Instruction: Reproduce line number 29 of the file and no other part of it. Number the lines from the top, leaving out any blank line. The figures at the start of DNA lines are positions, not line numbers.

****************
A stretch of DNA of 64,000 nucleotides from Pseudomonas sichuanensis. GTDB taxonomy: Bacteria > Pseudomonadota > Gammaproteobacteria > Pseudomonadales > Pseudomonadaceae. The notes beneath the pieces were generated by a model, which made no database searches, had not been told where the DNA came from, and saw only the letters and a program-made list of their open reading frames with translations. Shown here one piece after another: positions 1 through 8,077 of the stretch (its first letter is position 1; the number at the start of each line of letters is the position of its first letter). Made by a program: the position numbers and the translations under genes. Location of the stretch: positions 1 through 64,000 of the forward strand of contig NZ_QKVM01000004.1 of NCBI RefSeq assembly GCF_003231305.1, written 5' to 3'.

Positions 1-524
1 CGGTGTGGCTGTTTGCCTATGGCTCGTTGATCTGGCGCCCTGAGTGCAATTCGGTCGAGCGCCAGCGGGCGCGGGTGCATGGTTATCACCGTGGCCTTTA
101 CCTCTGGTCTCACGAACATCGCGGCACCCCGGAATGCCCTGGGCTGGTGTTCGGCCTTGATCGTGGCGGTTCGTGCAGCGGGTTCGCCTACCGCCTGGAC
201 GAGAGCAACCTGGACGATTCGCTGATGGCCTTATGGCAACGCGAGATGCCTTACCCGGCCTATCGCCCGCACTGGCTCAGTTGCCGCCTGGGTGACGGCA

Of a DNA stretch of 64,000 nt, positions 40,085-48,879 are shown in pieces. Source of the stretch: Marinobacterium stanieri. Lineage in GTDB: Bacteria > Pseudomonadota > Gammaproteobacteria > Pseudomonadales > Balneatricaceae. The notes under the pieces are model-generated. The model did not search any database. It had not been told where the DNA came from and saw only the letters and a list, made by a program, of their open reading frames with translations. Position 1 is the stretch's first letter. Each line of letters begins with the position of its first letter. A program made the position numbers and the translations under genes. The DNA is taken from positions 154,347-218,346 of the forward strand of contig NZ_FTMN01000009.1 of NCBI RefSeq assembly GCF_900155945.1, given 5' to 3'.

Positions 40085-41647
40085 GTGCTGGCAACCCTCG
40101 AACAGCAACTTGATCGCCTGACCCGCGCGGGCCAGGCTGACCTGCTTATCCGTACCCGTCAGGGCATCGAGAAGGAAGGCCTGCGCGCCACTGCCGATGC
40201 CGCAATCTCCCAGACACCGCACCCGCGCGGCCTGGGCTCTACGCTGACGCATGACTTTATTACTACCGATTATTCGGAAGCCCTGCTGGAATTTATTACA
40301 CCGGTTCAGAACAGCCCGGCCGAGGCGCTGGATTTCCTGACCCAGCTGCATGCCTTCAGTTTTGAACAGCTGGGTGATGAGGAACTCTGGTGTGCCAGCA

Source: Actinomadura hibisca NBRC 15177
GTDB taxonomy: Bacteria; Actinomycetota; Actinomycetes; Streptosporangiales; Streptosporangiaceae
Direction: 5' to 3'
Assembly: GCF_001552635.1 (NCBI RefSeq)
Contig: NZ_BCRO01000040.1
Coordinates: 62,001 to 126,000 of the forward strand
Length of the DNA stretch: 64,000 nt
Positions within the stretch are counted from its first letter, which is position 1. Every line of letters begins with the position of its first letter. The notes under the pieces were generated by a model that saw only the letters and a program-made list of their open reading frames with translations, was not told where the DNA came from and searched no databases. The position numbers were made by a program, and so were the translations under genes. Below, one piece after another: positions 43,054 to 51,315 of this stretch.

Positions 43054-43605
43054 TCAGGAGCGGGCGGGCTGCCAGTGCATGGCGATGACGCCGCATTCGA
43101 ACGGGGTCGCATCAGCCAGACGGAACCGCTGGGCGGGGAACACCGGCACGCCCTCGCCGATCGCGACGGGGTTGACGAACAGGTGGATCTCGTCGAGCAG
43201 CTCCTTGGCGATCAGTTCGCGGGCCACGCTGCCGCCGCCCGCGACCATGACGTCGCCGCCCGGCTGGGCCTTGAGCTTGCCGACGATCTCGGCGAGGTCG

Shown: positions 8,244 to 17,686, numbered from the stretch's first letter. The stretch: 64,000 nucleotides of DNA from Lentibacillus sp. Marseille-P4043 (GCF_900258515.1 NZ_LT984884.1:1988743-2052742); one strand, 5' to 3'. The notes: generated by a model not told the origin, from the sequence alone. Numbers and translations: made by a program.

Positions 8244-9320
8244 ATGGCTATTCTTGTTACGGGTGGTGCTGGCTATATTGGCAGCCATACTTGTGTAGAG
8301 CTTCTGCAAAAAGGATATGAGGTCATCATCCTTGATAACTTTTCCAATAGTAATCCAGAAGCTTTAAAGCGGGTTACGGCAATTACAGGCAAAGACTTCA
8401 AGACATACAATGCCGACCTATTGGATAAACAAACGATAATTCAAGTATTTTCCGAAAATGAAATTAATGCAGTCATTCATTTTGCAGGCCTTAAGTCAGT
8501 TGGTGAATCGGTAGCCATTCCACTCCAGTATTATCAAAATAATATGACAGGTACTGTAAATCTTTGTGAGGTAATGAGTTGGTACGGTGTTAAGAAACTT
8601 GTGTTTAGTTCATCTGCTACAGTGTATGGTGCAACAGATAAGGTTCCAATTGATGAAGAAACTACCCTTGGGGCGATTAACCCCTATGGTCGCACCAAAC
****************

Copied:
8501 TGGTGAATCGGTAGCCATTCCACTCCAGTATTATCAAAATAATATGACAGGTACTGTAAATCTTTGTGAGGTAATGAGTTGGTACGGTGTTAAGAAACTT